In keeping with their professional training, New York’s nurses formed a professional association—the first for nurses in the country— in 1901. By 1902, the New York State Nurses’ Association began to press for a law that would establish uniform standards for nursing education and practice. The resulting Nurse Practice Act provided for state examination and certification of nurses, and created the title of Registered Nurse. The first states to pass nurse registration laws—New York, North Carolina, Virginia, and New Jersey—all did so in 1903.
In 1905, the president of the New York Nurse Board of Examiners, Sophia Palmer, wrote that the state required nurses to be trained and examined in medical and surgical nursing, obstetrical nursing, the nursing of sick children, and “diet cooking for the sick.” Wightman’s photographs show the student nurses engaged in just such activities during their training on Blackwell’s Island.
A nursing student tends to an infant on Blackwell’s Island, 1916. Orrin Sage Wightman Collection. New-York Historical Society Library
Nursing on Blackwell’s Island
In Wightman’s time, the city was about to rebrand Blackwell’s Island (today known as Roosevelt Island), which had a fearsome reputation, with the benign-sounding moniker “Welfare Island.” In the 19th century, the island had been the grim home of a penitentiary. Its former inmates included the infamous abortion provider known as Madame Restell and the equally infamous anarchist Emma Goldman, both featured in our Women’s Voices exhibit. The island also housed a smallpox hospital, a workhouse, and the city’s Lunatic Asylum. In 1887, the island’s asylum had been the subject of journalist Nellie Bly’s “Ten Days in a Mad-House,” a chilling exposé which detailed the inadequate food and clothing given to patients, overcrowding within the facility, and mistreatment from the nurses on staff. Bly’s investigation, part of a larger reassessment of how the city coped with problems of poverty and illness, helped spur desperately needed institutional reforms.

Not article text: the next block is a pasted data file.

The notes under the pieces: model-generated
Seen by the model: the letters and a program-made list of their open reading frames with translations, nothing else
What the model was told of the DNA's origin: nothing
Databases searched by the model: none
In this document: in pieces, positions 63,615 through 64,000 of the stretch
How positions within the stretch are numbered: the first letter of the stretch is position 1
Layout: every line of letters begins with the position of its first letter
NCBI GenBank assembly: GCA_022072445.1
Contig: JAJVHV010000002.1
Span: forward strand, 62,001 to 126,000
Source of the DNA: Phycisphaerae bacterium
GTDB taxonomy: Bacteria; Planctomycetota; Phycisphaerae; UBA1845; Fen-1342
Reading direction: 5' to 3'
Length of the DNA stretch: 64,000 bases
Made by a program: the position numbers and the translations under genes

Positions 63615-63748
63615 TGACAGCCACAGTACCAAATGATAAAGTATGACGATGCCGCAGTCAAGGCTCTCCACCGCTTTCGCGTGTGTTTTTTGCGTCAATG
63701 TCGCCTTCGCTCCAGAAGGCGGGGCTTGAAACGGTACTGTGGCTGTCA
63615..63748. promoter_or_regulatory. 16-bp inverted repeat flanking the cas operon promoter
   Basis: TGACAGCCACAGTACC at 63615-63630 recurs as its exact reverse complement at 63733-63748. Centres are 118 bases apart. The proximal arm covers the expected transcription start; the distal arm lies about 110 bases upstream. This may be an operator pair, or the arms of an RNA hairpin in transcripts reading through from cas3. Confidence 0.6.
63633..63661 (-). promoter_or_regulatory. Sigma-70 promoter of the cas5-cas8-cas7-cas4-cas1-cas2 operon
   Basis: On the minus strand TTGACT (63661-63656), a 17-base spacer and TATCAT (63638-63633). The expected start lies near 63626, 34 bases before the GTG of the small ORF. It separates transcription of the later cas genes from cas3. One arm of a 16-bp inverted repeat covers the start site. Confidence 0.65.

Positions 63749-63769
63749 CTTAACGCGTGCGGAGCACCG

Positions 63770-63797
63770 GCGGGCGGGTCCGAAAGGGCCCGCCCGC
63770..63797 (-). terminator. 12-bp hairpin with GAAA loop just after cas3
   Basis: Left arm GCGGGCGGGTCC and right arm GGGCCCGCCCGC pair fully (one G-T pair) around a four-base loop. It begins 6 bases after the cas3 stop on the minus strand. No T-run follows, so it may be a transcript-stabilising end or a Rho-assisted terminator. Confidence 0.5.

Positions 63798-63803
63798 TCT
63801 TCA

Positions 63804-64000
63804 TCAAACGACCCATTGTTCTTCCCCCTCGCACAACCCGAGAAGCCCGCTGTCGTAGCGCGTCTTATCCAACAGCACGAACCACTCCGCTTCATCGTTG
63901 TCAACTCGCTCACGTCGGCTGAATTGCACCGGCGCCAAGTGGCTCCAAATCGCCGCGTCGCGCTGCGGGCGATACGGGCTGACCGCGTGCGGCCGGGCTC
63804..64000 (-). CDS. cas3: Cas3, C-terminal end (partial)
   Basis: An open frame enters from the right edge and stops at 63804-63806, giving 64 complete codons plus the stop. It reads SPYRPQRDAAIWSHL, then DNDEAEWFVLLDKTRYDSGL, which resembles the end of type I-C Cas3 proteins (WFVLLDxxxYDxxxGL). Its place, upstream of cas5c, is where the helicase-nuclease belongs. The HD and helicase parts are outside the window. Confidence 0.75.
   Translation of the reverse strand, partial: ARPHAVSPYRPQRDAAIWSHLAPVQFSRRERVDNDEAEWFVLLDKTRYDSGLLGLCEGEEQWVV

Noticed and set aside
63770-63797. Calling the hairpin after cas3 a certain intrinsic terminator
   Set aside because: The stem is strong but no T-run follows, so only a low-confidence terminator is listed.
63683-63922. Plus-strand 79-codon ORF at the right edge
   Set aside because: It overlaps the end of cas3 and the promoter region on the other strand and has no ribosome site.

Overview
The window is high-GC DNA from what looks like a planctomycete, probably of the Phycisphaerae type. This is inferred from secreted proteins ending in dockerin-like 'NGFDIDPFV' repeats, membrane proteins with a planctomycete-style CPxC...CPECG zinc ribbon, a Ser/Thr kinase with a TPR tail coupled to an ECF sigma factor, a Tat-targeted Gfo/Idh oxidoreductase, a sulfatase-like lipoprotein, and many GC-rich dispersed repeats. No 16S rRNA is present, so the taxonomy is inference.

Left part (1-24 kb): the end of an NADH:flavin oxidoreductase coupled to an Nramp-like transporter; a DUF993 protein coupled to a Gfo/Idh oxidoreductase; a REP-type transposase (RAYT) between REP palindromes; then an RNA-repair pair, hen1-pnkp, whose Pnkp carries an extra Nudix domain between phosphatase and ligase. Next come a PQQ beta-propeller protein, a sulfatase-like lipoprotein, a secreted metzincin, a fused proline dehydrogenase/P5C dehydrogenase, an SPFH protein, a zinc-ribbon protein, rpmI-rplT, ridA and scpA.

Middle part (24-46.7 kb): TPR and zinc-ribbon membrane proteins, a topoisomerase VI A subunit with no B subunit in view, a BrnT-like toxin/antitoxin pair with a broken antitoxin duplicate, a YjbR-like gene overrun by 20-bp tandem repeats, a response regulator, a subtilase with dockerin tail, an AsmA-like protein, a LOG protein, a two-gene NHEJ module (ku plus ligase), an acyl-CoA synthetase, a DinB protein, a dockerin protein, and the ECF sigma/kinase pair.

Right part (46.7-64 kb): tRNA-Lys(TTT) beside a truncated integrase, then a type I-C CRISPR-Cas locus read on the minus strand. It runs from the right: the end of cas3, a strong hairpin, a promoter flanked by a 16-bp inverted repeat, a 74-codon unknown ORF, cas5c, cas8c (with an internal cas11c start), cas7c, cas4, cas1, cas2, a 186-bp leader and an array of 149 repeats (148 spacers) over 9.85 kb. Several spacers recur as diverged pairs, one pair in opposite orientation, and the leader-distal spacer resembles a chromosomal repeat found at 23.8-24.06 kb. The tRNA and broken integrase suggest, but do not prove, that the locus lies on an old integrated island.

Nursing students at a patient’s bedside on Blackwell’s Island, 1916. Orrin Sage Wightman Collection. New-York Historical Society Library.
Nursing Reforms in City, State, and Nation
One reform that did not take place until the mid-20th century was desegregation. Until 1923, the privately funded Lincoln School for Nurses in the Bronx was the only institution in New York City that trained African American women. Founded in 1898, it was the first school of its kind in the United States. (Mary Eliza Mahoney, the country’s first professionally trained African American nurse, graduated from Boston’s New England Hospital for Women and Children in 1879 under a quota system that admitted one African American woman and one Jewish woman per class.) To press for the end of racial discrimination in the nursing profession, in 1908 fifty-two women formed the National Association of Colored Graduate Nurses in New York. However, it was not until World War II that severe nursing shortages caused state-level nursing associations to admit African American members, and it was not until the passage of the Civil Rights Act in 1964 that the federal government mandated desegregation in hospitals and nursing schools.
Student nurses on Blackwell’s Island, 1916. Orrin Sage Wightman Collection, New-York Historical Society Library.
–Jeanne Gutierrez, Center for Women’s History
This post is part of our new series, “Women at the Center,” written and edited by the staff of the Center for Women’s History. Look for new posts every Tuesday! #womenatthecenter
Top Photo Credits: Student nurses on Blackwell’s Island, 1916. Orrin Sage Wightman Collection, New-York Historical Society Library.